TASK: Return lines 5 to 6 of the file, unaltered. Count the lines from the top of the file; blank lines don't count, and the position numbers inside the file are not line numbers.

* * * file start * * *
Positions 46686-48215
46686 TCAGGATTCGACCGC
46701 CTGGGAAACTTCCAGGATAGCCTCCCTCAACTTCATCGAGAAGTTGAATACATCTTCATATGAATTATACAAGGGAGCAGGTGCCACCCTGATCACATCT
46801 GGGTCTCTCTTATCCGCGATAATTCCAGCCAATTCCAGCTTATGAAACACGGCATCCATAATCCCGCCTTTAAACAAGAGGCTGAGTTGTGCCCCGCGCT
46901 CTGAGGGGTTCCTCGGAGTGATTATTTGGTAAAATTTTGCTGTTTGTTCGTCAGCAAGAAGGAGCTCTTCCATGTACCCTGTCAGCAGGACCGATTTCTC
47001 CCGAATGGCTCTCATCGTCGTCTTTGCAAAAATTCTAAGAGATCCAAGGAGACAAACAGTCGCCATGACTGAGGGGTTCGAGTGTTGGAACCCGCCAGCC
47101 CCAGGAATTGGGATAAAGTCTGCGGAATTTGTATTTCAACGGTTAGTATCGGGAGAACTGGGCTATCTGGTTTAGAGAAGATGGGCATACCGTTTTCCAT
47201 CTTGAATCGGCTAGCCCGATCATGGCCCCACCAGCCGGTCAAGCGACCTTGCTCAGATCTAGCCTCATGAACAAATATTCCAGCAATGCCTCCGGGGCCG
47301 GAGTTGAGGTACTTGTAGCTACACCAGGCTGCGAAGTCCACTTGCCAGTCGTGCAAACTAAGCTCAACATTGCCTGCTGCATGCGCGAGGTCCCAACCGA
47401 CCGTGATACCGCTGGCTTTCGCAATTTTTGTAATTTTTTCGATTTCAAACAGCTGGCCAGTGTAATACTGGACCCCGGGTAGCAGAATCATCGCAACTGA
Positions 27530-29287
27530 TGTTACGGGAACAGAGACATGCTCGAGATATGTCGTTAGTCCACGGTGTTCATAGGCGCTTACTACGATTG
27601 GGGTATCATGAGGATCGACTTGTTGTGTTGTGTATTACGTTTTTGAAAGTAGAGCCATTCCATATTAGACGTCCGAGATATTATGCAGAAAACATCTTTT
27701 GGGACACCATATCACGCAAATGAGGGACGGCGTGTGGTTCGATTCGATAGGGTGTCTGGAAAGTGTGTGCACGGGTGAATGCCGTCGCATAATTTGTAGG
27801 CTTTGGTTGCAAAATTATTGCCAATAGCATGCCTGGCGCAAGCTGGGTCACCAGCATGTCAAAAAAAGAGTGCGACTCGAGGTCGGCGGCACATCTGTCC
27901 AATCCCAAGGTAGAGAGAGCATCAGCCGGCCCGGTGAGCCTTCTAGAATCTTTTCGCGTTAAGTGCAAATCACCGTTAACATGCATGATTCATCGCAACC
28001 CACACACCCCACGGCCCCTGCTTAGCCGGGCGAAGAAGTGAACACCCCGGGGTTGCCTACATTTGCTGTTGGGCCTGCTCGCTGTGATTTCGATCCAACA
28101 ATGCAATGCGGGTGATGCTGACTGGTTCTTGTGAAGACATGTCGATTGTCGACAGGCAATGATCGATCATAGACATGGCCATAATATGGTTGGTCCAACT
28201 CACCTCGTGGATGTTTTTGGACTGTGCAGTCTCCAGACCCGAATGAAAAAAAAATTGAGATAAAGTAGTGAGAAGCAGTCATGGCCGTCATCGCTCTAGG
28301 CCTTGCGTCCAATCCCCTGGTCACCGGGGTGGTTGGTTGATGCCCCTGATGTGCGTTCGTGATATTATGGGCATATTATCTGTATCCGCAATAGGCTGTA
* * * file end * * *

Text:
46901 CTGAGGGGTTCCTCGGAGTGATTATTTGGTAAAATTTTGCTGTTTGTTCGTCAGCAAGAAGGAGCTCTTCCATGTACCCTGTCAGCAGGACCGATTTCTC
47001 CCGAATGGCTCTCATCGTCGTCTTTGCAAAAATTCTAAGAGATCCAAGGAGACAAACAGTCGCCATGACTGAGGGGTTCGAGTGTTGGAACCCGCCAGCC